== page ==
After graduating I kept looking around for somewhere to train.  I experimented with a bit of more practical stuff, including some reasonably contact-oriented kickboxing with a guy in NJ who came from a mixed background;  I’d already known that the Okinawans couldn’t spar for shit, but now the combative shortcomings of karate were even more apparent.  Especially timing.  I still believed in dim mak and stuff.  People reaching in with nukite strkes and grabbing your liver and ripping it out.  Killing bulls.  All that shite. 


In fact, around this time, my then-boyfriend Todd started watching the Ultimate Competitions on pay-per-view.  Like a lot of guys I knew, he was fascinated by the mystique of the martial arts, but he’d done very little training.  I can remember saying to Todd, ‘Oh, but the guys they have representing karate aren’t actually any good.  If they had a real master in there, he’d mop these guys up.  I mean, look at them.  They have no form.’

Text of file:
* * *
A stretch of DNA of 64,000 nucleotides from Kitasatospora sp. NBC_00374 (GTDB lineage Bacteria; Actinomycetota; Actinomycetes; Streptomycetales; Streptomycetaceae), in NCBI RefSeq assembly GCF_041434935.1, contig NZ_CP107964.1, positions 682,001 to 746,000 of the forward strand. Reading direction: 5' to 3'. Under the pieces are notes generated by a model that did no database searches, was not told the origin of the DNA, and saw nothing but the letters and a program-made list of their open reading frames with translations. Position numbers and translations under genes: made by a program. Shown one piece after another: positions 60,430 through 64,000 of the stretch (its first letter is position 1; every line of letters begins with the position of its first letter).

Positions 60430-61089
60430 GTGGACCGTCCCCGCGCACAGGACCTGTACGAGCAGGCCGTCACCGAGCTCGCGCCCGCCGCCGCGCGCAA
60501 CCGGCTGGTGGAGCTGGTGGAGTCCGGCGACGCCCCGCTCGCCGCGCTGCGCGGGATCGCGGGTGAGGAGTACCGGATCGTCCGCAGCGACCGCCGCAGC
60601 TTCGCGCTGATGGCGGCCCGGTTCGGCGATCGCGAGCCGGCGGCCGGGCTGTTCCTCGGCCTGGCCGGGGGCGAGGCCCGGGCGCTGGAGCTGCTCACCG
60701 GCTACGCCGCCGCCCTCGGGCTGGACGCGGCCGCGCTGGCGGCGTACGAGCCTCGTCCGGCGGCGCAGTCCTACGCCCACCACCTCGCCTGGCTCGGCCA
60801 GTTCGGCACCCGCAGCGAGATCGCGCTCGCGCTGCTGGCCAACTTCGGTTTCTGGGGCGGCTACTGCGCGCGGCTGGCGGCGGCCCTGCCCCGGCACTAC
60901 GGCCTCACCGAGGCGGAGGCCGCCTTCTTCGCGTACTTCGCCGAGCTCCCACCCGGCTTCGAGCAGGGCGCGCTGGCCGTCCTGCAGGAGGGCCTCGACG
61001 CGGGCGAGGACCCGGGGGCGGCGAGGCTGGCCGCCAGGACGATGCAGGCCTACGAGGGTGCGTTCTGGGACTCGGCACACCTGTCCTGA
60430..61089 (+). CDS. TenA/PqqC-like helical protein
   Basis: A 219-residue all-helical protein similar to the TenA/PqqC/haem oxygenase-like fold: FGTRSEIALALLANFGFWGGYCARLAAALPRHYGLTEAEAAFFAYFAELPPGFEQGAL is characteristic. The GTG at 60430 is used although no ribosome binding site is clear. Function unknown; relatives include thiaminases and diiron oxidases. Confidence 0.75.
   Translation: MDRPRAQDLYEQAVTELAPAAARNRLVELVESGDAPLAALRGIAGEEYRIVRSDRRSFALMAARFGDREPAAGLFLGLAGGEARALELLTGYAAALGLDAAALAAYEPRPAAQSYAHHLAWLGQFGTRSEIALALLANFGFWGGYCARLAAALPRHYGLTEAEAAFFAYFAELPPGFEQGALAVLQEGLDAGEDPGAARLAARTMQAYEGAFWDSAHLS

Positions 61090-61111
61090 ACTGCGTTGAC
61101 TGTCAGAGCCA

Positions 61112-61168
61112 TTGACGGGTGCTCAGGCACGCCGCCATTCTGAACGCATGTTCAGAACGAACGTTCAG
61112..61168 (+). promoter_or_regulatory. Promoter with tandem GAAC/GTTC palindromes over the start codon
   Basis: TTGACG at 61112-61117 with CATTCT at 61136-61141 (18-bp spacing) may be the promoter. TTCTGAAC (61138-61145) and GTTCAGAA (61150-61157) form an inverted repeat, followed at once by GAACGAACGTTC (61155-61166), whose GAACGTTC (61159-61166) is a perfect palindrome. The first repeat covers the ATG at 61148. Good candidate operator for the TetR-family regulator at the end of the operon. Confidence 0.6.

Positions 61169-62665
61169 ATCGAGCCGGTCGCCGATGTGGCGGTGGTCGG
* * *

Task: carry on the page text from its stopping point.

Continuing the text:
Yes, I really thought that.  I looked at the UFC and I just couldn’t see what was right in front of me.  I’d been conditioned to see these stiff, punctuated movements.  It was all I knew: a kind of aesthetics.


Still, the UFC fights were fascinating.  I watched with bated breath as Royce Gracie got jammed up against the cage like a splayed frog by Dan Severn and held on so long that the pay-per-view cut out.  When it came back on, I remember being astonished that Gracie was still alive, let alone that he would go on to win the match.